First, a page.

Right Heart Catheter – Also known as pulmonary artery catheterization or Swan-Ganz catheterization is a common procedure in critically ill patients. The catheter is a long thin hollow tube that is placed through a central venous catheter and is then guided through the chambers of the heart and into the large blood vessels of the lungs. The catheter is left in place in a pulmonary (lung) artery. This catheter measures pressures in the heart and large blood vessels and checks how well the heart is working.
Mechanical Ventilator – is a machine that makes it easier for patients to breathe until they are able to breathe completely on their own. Sometimes the machine is called just a ventilator, respirator or breathing machine. Usually, a patient is connected to the ventilator through a tube (called an endotracheal tube) that is placed in the windpipe. Sometimes, patients can use a machine that assists breathing through a mask or mouthpiece but this may not work with severe respiratory problems.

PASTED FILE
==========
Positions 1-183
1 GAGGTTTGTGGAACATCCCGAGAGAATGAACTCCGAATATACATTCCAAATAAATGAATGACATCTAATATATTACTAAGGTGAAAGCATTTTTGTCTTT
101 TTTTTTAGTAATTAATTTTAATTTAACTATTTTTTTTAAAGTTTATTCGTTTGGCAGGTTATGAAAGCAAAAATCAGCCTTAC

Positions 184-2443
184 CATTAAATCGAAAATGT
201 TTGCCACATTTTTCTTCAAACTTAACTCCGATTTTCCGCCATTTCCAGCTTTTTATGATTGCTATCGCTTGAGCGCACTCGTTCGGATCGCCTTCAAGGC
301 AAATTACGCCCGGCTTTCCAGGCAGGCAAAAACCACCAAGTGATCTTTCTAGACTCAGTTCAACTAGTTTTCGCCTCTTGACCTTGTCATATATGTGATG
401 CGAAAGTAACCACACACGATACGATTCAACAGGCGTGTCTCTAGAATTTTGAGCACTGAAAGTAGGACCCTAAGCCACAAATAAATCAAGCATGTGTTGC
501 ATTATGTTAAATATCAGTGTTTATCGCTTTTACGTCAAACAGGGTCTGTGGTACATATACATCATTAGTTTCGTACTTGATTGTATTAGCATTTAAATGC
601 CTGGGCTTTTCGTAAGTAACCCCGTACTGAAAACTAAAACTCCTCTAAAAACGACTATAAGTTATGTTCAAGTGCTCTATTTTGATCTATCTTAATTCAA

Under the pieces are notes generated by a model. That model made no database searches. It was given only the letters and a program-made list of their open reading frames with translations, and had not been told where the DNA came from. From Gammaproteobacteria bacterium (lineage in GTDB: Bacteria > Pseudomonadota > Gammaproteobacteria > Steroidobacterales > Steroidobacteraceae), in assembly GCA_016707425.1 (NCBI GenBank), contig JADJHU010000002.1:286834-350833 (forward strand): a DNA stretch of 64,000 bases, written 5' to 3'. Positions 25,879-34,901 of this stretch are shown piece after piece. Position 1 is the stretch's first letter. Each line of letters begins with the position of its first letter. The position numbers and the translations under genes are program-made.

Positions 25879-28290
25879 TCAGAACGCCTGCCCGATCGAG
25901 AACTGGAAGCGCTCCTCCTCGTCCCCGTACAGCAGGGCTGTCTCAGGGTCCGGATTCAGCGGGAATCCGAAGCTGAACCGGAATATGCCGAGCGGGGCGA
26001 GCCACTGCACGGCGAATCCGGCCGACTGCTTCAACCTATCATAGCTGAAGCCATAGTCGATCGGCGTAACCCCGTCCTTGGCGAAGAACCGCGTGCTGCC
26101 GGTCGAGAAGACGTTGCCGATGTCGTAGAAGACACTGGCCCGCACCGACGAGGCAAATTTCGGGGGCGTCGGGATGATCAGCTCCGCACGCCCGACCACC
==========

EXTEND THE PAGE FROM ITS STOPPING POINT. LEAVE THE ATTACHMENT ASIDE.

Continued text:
Lumbar puncture – Is also known as a spinal tap. It is done to look for problems that involve the brain or spinal cord. It involves the placement of a thin, hollow needle into the lower back to get a sample of the fluid which surrounds the spinal cord.
Paracentesis (Taking a Sample of Fluid From the Abdomen) – Is performed to figure out what may be causing fluid to build up inside the abdomen (called ascites). Some diseases, such as liver cirrhosis (damage of the liver), cancer and certain infections may cause a build up of fluid inside the abdomen. The fluid can often be seen with ultrasound or other x-ray tests. Paracentesis involves placing a needle and/or thin, hollow plastic tube into the abdomen to get some of the fluid for testing.
Thoracentesis (Taking a Sample of Fluid From Around the Lungs) – Is done to figure out what may be causing fluid to build up in the chest around the lungs (called a pleural effusion). Some diseases, such as pneumonia and cancer, can cause a large amount of fluid to build up in the space around the lungs. Thoracentesis involves placement of a needle and/or thin, hollow plastic tube in between the ribs and into the chest to get some of the fluid for testing. Thoracentesis may also be done to make patients more comfortable, by relieving some of the pressure on the lungs. The needle (or tube) is removed after a few minutes when the procedure is completed.